Authors:
J. Mitykó Agricultural Biotechnology Center Gödöllő, Hungary

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A. Gémes Juhász Agricultural Research Institute of the Hungarian Academy of Sciences Martonvásár, Hungary

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Large numbers of genetically stable, homozygous plants are needed for classical and molecular breeding programmes. In vitro anther culture has proved to be a useful tool for haploid/doubled haploid (DH) induction in pepper (Capsicum annuum L.) for more than twenty years. The present paper reports on a great improvement in the in vitro haploid induction and genome duplication methods routinely used for resistance breeding in sweet and spice peppers by two Hungarian research institutions, the Agricultural Biotechnology Center in Gödöllő and the Budapest Research Unit of the Vegetable Crops Research Institute. As a result of the colchicine-stimulated early genome induction method, the critically low (<0.1%) regeneration frequency of spice pepper types became ten times greater, reaching a value of around 1.0%, though this was still considerably lower than that achieved in pepper varieties for fresh consumption (5-10%). Moreover, the ratio of useful doubled haploids was far higher (H:DH = 1:2 or 1:4) in some cases after colchicine treatment than that of untreated control plants (H:DH = 2:1 or 3:1, depending on the genotype). An efficient method with good reproducibility, requiring less manual work, was elaborated for the in vitro genome duplication of pepper haploid regenerants using colchicine. When the haploid induction ability of plants conventionally cultured in the greenhouse was compared to that of plants raised under artificial conditions in phytotron chambers (satisfactory day and night temperatures, illumination, humidity), the responsiveness of the latter microspores (ratio of plant regeneration) was found to be almost twice as high. The application of 3% maltose for six days at 35°C resulted in a 1.45% increase in the ratio of responding anthers and a 0.34% increase in plant regeneration, averaged over all the variety types. Phenosafranin staining was used for the analysis of microspore viability. The reduction in viability during the induction period proved to be less pronounced in lines with better androgenetic responses than in those with poorer responsiveness.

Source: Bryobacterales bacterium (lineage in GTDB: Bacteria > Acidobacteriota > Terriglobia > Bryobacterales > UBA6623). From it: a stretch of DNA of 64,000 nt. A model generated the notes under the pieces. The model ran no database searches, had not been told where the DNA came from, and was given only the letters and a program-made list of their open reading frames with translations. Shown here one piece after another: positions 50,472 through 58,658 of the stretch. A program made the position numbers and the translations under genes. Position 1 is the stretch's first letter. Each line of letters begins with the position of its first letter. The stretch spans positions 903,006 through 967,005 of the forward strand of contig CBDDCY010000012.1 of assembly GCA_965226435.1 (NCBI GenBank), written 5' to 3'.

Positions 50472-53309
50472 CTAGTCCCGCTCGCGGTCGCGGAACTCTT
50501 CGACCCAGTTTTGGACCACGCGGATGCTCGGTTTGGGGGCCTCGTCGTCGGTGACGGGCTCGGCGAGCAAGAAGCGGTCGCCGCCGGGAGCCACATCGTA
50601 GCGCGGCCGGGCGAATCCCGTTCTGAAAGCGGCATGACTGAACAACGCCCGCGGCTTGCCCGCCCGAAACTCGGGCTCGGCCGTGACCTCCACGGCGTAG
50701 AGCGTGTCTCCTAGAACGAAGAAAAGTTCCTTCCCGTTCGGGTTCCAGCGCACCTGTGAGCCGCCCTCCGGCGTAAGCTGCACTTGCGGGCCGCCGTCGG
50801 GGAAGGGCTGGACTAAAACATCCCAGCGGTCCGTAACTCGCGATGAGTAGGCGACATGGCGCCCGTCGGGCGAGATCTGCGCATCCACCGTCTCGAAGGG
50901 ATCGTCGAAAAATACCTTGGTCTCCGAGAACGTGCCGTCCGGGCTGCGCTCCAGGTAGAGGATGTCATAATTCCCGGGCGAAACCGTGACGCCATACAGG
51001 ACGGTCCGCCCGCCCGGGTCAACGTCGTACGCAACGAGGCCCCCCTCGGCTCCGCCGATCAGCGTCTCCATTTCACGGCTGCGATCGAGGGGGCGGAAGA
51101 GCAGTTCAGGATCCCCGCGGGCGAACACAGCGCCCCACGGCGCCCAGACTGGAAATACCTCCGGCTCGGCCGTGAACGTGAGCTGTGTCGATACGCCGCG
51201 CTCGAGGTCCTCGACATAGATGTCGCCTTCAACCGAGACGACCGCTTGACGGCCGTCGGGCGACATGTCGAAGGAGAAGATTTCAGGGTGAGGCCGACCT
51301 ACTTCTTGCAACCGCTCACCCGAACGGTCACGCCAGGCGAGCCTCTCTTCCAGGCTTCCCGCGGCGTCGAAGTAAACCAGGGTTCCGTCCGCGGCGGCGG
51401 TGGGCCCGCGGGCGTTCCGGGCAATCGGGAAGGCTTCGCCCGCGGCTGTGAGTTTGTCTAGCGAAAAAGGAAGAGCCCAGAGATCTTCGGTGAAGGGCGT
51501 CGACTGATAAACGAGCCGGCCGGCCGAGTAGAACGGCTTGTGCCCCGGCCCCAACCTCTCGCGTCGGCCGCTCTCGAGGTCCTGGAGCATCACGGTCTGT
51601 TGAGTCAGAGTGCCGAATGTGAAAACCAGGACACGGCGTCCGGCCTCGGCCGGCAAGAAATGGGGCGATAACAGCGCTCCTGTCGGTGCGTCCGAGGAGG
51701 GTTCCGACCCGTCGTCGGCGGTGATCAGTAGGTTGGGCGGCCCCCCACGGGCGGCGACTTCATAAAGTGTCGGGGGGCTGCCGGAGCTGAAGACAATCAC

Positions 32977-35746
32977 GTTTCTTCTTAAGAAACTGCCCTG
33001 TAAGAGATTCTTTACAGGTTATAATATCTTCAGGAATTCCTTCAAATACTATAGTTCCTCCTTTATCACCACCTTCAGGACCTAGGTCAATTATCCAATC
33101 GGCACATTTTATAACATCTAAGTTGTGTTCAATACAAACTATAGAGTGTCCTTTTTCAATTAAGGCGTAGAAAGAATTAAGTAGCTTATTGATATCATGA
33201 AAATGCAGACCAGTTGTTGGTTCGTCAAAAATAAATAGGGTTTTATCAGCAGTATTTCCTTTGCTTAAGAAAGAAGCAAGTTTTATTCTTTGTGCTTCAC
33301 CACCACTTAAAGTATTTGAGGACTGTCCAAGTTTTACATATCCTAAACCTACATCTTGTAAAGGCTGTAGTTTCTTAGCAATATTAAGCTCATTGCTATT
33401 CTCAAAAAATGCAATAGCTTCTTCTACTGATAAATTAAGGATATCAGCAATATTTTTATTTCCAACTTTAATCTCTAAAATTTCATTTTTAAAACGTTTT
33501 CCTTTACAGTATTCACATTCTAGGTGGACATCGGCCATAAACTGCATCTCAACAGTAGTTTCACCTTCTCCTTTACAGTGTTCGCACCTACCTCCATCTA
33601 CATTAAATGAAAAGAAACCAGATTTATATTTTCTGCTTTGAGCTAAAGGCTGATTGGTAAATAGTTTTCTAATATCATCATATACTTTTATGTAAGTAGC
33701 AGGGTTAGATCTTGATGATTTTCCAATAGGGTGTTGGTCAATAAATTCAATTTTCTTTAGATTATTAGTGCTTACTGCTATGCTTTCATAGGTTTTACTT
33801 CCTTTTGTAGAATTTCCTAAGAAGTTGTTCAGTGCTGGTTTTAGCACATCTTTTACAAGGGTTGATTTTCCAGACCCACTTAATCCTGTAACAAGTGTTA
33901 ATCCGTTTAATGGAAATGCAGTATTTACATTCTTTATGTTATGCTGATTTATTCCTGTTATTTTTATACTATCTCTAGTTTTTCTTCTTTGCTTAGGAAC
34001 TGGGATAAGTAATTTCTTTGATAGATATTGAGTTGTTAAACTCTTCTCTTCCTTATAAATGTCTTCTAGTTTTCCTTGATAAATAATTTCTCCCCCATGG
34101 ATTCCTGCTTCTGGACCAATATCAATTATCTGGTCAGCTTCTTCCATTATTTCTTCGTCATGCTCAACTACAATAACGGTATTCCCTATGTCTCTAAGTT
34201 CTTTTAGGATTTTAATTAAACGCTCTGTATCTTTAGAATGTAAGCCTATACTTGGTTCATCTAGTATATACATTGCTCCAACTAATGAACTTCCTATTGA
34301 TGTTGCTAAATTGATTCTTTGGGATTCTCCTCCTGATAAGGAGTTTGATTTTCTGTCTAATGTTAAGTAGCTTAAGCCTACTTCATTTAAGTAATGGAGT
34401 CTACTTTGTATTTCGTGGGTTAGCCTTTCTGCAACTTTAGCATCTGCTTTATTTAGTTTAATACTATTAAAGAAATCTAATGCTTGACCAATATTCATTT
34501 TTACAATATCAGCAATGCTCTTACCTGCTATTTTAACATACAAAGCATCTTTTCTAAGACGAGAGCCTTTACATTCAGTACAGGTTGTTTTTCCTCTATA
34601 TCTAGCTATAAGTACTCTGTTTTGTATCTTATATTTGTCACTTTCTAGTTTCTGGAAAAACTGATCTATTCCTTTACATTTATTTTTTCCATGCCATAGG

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Acta Agronomica Hungarica
Language English
Russian
German
French
Size  
Year of
Foundation
1950
Publication
Programme
ceased
Volumes
per Year
 
Issues
per Year
 
Founder Magyar Tudományos Akadémia   
Founder's
Address
H-1051 Budapest, Hungary, Széchenyi István tér 9.
Publisher Akadémiai Kiadó
Publisher's
Address
H-1117 Budapest, Hungary 1516 Budapest, PO Box 245.
Responsible
Publisher
Chief Executive Officer, Akadémiai Kiadó
ISSN 0238-0161 (Print)
ISSN 1588-2527 (Online)

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